Meet the MBA Class of 2020: Dr. Ruchi Senthil, IMD Business School

Dr. Ruchi Senthil

IMD Business School

“Driven, pragmatic, hard-working, and down to earth team player at work and dedicated mother at home.”

Hometown: Chandigarh, India

Fun Fact About Yourself: I am an avid sports fan and I can have an engaging conversation about most sports in significant detail.

Undergraduate School and Major: Doctor of Medicine (MD), Microbiology

Bachelor of Medicine, Bachelor of Surgery (MBBS), Armed Forces Medical College, Pune, India

Most Recent Employer and Job Title: Consultant Microbiologist, National Institute for Research in Tuberculosis (NIRT), India

What quality best describes your MBA classmates and why? Resilience. This year has brought us more ups and downs than a regular one year MBA would, with the COVID-19 situation.  As a class, we have handled this challenge beautifully, not allowing it to take away from our learning process – be it classroom learning through Zoom or peer learning through group work. We have demonstrated a keen desire to derive the maximum from this program, despite these hardships, and have taken all our classmates along.

Aside from classmates, what part of the school’s MBA programming led you to choose this business school and why was it so important to you? Focus on Leadership Development and holistic growth through the Personal Development Elective (PDE). Both are extremely important skills to be effective leaders and something that no other MBA program offers as explicitly as IMD does. The PDE sessions helped me become aware of my strengths, my weaknesses, and my triggers, helping me understand areas I need to focus on and develop to become a better person and leader, both in a personal and professional capacity. The softer aspects of being a good leader are covered in extreme detail throughout our leadership stream and they are so important in today’s age when we work in cross-functional, multi-cultural and diverse teams.

IMD has a reputation for being intense, with heavy reading and assignments. Did the school live up to its reputation? What did you do to get through the workload? Yes, the first four months were very rigorous. I planned my time well, sleeping on time and waking up early morning to finish readings for classes. I stayed on top of things by working hard over the weekends to ease the pressure during the week. I got support from experienced classmates to understand subjects like finance and returned the favor in subjects like strategy.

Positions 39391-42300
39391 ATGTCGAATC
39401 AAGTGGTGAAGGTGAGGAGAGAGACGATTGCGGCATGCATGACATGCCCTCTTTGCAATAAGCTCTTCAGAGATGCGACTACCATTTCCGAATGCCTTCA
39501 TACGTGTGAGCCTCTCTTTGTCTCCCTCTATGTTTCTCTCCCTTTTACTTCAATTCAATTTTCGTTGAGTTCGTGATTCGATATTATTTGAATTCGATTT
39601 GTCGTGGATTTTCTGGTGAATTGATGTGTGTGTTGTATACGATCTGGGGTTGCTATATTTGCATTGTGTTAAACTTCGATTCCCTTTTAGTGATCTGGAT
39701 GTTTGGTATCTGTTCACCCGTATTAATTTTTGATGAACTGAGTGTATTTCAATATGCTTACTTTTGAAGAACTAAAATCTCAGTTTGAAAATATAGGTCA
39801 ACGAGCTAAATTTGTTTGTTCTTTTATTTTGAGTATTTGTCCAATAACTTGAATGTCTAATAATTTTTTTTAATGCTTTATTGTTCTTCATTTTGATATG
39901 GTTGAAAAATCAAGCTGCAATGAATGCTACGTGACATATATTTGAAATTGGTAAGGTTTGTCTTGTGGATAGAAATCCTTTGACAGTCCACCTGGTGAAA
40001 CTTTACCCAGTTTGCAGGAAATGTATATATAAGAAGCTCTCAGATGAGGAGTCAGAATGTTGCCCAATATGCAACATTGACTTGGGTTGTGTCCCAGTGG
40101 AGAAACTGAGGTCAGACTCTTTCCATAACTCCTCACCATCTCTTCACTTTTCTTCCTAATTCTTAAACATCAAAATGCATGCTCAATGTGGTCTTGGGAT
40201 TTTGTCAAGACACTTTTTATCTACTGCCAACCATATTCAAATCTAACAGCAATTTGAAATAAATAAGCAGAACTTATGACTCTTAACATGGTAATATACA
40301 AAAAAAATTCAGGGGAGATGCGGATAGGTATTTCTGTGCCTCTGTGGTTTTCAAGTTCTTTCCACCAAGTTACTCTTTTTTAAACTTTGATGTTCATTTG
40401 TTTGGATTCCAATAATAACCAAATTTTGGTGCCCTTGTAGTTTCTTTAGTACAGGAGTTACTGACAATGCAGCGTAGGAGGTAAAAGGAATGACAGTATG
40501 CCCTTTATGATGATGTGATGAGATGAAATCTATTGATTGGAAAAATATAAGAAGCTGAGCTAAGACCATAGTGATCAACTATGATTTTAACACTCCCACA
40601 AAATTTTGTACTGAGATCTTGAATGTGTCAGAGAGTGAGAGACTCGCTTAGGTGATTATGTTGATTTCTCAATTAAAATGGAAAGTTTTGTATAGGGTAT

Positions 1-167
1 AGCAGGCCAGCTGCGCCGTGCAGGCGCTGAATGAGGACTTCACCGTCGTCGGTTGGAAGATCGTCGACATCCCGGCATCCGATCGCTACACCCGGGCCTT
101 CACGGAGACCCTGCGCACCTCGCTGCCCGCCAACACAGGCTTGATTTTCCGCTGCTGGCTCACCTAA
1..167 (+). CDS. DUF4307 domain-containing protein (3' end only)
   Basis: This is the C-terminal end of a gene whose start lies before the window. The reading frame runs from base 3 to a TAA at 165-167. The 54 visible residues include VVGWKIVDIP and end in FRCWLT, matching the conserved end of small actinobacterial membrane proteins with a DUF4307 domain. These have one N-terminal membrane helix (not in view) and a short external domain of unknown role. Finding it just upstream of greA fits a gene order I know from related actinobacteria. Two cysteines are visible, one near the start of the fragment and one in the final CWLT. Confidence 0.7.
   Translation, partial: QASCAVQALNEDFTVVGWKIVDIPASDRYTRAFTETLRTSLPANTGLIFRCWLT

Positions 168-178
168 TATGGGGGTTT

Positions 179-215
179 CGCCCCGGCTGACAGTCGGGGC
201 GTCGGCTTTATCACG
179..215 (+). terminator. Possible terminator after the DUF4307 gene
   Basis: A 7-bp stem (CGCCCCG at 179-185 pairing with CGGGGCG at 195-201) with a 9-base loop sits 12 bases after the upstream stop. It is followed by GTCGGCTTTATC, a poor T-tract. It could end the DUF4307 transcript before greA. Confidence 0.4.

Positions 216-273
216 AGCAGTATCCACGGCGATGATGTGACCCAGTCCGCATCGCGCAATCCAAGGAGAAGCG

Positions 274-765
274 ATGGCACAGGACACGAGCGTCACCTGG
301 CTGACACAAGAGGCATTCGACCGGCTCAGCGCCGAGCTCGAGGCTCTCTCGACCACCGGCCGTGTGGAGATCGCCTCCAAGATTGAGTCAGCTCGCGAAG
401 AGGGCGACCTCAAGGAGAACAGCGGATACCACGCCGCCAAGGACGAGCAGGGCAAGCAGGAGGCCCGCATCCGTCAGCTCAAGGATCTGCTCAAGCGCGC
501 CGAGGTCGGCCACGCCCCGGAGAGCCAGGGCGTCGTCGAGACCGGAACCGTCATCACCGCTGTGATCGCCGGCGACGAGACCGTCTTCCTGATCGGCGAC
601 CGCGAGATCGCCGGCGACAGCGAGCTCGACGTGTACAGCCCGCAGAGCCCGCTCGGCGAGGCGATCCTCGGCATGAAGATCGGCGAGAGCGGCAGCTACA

Describe your biggest accomplishment in your career so far: As consultant microbiologist at NIRT, I convinced my department head and the director of the institute to go for laboratory accreditation from the national authority, standardizing our procedures and allowing our patient reports to be valid across the country-saving costs in repeated testing. I underwent training in internal quality controls for the same. After working grueling hours for almost a year, revamping systems and protocols, and training our staff, we finally got accredited in December 2019 – the first government tuberculosis laboratory in India to get this accolade.

Describe your biggest accomplishment at IMD so far: When I started working for my startup, it was a one-woman show with a prototype product that would be revolutionary for the treatment of osteoporosis if it could be launched. But she had no idea how to go about it. My team and I helped her through the whole process, providing her a detailed business plan and a roadmap for possible go-to-market strategies. Now, she has her own dedicated website, some key opinion leaders from the world of osteoporosis who are interested in what her product has to offer, and funding for further research that she won in startup competitions around Switzerland that we coached her on.

What led you to pursue an MBA at this point in your career? After working as a clinician and as a project leader for a healthcare program, I realized that my interest in healthcare transcends clinical practice. I decided I could make a much bigger impact to society through a better understanding of the business aspect of healthcare. To understand more about business and how it works, I decided to pursue an MBA.

What other MBA programs did you apply to? INSEAD; LBS; NUS, Singapore and ISB, Hyderabad

What did you do during the application process that enabled you to get accepted into IMD? I stayed true to myself, my accomplishments and my failures, never embellishing or glorifying facts. I spoke to IMD participants and alumni to understand what the school valued in MBA candidates, and tried to find a good fit between those traits and my own capabilities. I worked hard to prepare for the IMD assessment day, working through my answers for the standard interview questions and keeping myself up-to-date with occurrences in the business world, but most of all, I allowed myself to enjoy the process irrespective of what the outcome would be- and that is what made the difference and got me the admit.

What is the biggest epiphany you’ve gained about yourself or the world since you started at IMD? Before I came to IMD, I had had limited exposure to people from other cultures except in the course of my work. So, I assumed that a different upbringing across different geographies may lead to a difference in opinion about global problems and how to tackle them. But now that I have spent six months with people from different cultures and nationalities, I have realized that irrespective of where we come from, most of us have similar outlooks towards the bigger problems the world is facing. That is both refreshing and heartening because being on the same page will enable us to work collectively as future global leaders to tackle these issues.